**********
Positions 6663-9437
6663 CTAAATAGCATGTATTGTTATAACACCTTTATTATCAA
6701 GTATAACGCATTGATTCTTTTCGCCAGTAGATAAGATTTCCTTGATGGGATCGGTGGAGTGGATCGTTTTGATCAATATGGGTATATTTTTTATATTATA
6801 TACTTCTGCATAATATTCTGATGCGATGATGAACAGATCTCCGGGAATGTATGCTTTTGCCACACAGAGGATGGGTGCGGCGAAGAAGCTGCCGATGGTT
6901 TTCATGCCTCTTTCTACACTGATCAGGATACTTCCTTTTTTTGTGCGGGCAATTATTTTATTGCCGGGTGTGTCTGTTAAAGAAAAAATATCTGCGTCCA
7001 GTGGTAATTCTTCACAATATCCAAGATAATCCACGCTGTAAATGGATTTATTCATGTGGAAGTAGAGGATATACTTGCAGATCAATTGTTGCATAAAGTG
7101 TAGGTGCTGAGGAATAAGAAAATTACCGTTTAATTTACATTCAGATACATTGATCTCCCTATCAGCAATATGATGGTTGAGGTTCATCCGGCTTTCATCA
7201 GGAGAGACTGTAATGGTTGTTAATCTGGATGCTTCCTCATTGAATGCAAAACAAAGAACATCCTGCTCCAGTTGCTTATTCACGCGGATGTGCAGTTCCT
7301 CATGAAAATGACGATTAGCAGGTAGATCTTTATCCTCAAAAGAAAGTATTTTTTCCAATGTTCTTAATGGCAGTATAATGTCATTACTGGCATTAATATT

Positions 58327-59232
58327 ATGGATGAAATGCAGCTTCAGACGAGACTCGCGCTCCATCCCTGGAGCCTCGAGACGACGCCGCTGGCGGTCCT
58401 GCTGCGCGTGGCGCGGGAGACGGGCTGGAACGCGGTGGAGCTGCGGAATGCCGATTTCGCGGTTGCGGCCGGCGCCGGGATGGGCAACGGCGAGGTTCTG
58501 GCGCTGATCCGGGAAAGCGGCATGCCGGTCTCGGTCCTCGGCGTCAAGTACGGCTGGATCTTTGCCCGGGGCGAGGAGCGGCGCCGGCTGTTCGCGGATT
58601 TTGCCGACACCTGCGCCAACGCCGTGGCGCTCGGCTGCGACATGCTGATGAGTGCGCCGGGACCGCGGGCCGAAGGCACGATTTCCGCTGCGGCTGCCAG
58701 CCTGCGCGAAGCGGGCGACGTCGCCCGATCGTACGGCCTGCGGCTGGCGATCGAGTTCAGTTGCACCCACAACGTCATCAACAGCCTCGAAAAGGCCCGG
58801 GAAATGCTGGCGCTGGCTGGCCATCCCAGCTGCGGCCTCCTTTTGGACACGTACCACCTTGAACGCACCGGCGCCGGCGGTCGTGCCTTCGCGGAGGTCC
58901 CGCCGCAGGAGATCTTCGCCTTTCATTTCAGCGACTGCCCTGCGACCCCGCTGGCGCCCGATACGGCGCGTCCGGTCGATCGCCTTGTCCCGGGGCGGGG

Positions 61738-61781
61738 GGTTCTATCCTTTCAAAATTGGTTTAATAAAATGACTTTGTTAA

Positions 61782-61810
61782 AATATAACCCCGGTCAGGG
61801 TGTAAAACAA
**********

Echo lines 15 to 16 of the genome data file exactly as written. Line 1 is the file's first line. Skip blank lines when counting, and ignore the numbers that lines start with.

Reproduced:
58701 CCTGCGCGAAGCGGGCGACGTCGCCCGATCGTACGGCCTGCGGCTGGCGATCGAGTTCAGTTGCACCCACAACGTCATCAACAGCCTCGAAAAGGCCCGG
58801 GAAATGCTGGCGCTGGCTGGCCATCCCAGCTGCGGCCTCCTTTTGGACACGTACCACCTTGAACGCACCGGCGCCGGCGGTCGTGCCTTCGCGGAGGTCC